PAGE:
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Disaster video shows empty deck

Coast Guard’s film, meant to calm public, may only inflame it  PLAY AUDIO

Apr 29,2014
An inflatable rescue boat approaches the sinking Sewol on the morning of April 16 with a Coast Guard helicopter hovering above. The deck shows no passengers after the crew instructed them to stay put inside the sinking ferry, resulting in the country’s worst maritime disaster in decades. [NEWSIS]
The Coast Guard yesterday released a nine-minute video of rescue attempts when the ferry Sewol was capsizing April 16, showing the captain in such a hurry to abandon ship that he fled the listing vessel in his underpants.

But the top deck of the ferry is empty because passengers obeyed orders to stay below.

The video is meant to calm public anger about a rescue operation that only saved 174 of the 476 people on board by showing the perilous state of the ferry by the time the Coast Guard reached it.

But it’s likely to have the reverse effect as it shows the rescuers making no attempt to get inside the ship, where passengers - mostly 11th graders on a school trip - awaited their doom.

The video, which was recorded by a rescue worker on a Coast Guard vessel at the site, shows scenes of the rescue from 9:28 a.m., 36 minutes after the first distress call by a teenage student to the 119 emergency hotline, through 11:17 a.m., when the 460-foot-long ferry was fully capsized with only the tip of its hull sticking out of the water.

The nine-minute video has 49 scenes.

The sixth scene recorded at 9:35 a.m. shows one helicopter hovering above the Sewol, which lists at about a 45-degree angle. No one is on the top deck: passengers were instructed by the crew via loudspeaker to stay inside the sinking 6,825-ton ferry.

But 23 of the 29-person crew managed to be rescued.

The video shows the Coast Guard sending a rubber inflatable boat to approach the listing ferry at 9:38 a.m., six minutes after the vessel arrived at the sinking site.

Captain Lee Jun-seok is seen climbing off the heavily listed ferry into a rescue boat, dressed in only a shirt and underpants.

The video contradicts the disgraced captain’s claim to an investigation team that he was physically hurt and unable to save any passengers. In the video, he climbs steadily off the ferry and into the rescue boat.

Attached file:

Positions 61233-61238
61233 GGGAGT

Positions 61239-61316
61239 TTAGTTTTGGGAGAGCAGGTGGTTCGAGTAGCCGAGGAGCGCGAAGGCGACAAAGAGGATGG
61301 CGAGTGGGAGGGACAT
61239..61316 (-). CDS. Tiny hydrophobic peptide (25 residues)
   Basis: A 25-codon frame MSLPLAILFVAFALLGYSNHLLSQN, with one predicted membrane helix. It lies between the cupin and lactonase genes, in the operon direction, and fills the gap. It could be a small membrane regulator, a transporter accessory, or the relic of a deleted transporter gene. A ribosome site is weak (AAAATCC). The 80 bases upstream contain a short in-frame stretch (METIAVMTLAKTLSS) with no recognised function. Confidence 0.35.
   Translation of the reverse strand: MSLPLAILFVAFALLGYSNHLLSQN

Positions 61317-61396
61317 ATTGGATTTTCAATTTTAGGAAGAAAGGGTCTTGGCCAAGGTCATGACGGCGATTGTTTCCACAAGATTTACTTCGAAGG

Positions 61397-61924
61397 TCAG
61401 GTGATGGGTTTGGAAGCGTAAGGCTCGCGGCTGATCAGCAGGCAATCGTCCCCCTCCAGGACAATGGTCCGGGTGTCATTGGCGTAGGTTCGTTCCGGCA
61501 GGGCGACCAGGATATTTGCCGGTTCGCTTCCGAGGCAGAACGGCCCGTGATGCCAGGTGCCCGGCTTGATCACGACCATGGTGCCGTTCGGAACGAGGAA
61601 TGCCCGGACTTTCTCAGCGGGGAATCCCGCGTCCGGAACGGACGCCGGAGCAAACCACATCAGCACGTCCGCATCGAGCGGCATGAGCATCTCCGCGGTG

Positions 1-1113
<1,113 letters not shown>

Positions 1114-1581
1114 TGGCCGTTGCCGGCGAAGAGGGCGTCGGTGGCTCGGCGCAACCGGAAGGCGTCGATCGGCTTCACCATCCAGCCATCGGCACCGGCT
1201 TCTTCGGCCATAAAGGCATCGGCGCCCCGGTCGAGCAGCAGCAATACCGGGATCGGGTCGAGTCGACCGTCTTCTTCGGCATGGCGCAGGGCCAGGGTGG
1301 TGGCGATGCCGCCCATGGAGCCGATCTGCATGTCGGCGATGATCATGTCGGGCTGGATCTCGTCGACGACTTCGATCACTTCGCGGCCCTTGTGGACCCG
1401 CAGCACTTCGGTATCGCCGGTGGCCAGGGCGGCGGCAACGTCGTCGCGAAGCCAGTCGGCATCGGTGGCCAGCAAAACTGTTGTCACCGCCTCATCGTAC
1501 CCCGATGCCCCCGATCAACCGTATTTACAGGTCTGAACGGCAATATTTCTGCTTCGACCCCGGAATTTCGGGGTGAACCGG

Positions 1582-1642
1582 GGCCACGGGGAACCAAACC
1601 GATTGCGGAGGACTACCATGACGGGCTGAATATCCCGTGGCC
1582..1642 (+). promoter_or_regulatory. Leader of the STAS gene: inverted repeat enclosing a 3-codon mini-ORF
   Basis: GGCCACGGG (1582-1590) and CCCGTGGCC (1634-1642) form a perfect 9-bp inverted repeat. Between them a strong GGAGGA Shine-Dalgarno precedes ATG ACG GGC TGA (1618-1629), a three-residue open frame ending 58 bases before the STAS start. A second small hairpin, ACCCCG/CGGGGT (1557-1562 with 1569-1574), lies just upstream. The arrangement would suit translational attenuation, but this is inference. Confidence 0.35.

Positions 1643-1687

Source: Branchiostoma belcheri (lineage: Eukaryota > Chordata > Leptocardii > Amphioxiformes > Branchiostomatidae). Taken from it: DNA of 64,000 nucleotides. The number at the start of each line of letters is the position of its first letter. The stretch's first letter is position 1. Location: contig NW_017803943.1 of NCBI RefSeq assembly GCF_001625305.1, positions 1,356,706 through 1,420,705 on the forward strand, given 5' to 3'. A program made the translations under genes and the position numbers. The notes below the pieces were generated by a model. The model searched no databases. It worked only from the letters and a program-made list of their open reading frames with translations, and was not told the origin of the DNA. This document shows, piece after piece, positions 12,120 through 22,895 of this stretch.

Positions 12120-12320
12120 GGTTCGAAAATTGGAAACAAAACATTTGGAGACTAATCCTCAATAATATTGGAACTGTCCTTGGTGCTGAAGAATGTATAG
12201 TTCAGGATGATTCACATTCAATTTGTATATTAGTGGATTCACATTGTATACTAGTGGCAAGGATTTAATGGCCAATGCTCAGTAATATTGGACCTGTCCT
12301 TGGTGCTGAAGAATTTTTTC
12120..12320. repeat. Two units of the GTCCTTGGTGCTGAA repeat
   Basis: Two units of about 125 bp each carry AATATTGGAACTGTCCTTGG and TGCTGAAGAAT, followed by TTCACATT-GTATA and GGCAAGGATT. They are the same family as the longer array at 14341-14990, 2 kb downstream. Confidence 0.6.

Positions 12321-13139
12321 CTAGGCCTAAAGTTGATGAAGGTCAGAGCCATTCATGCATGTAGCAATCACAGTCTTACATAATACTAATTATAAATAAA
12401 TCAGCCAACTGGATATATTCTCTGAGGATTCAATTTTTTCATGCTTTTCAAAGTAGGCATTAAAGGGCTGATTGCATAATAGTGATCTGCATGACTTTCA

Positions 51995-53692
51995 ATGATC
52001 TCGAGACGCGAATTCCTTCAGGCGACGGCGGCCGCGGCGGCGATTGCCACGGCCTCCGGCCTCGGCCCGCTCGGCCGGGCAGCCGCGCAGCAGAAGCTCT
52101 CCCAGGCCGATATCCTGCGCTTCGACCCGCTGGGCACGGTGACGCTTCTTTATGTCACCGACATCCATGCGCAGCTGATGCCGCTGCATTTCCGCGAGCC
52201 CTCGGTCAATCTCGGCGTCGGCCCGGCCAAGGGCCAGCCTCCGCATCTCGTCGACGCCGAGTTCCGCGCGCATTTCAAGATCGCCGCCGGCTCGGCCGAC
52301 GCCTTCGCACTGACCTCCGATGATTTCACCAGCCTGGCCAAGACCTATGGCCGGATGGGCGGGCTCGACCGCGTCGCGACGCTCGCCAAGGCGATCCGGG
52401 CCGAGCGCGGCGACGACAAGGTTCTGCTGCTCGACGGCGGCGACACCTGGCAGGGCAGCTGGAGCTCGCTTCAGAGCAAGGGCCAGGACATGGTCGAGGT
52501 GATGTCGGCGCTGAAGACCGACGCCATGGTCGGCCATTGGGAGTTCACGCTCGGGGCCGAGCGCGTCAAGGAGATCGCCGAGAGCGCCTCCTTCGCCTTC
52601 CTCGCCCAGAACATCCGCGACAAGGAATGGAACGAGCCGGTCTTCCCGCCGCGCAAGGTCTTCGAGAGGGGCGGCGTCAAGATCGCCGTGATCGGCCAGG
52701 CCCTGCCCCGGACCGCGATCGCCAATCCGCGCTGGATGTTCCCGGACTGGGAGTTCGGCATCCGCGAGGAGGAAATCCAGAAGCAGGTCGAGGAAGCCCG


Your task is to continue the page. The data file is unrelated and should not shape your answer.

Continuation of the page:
In the nine-minute clip, Coast Guard workers are mainly seen helping passengers onto rescue boats. They are not seen on the ferry itself, where so many passengers were trapped.

After the video was released early yesterday morning, the Coast Guard arranged press interviews with four rescue workers in an apparent attempt to ease mounting criticisms over its rescue operation.

“We tried to get aboard the ferry to save passengers but could not because it was too steep to climb onto the boat,” said Sergeant Lee Hyung-rae.

When asked why they saved the ferry’s crew while hundreds of passengers were trapped inside, Lee said they could not distinguish crew members from passengers because they were wearing life vests, which obscured the uniforms they wore underneath.

That explanation, however, is expected to be derided, as five people shown in the video being rescued at 9:39 a.m. were dressed in identical blue uniforms.

As the public backlash only continues to grow, a joint prosecution-police investigation team raided the command center of the Mokpo Coast Guard and collected documents, transcripts and audio recordings to discover whether officials there took appropriate action on the day of the sinking.

The Mokpo Coast Guard has been under fire for a delayed response to the first distress call made by an 18-year-old student from the ship at 8:52 a.m.

At 8:54, the Coast Guard asked the student, who was surnamed Choi and whose body was found last week, for the latitude and longitude of the ferry. It took a total of four minutes for the Coast Guard to dispatch rescue ships to the site.

The investigation team also raided the headquarters of the South Jeolla Fire Department to collect documents and audio recordings to see if it properly responded to the distress call by Choi.

The fire department was the first to get Choi’s call, and it transferred it to the Mokpo Coast Guard.

BY KANG JIN-KYU [jkkang2@joongang.co.kr]






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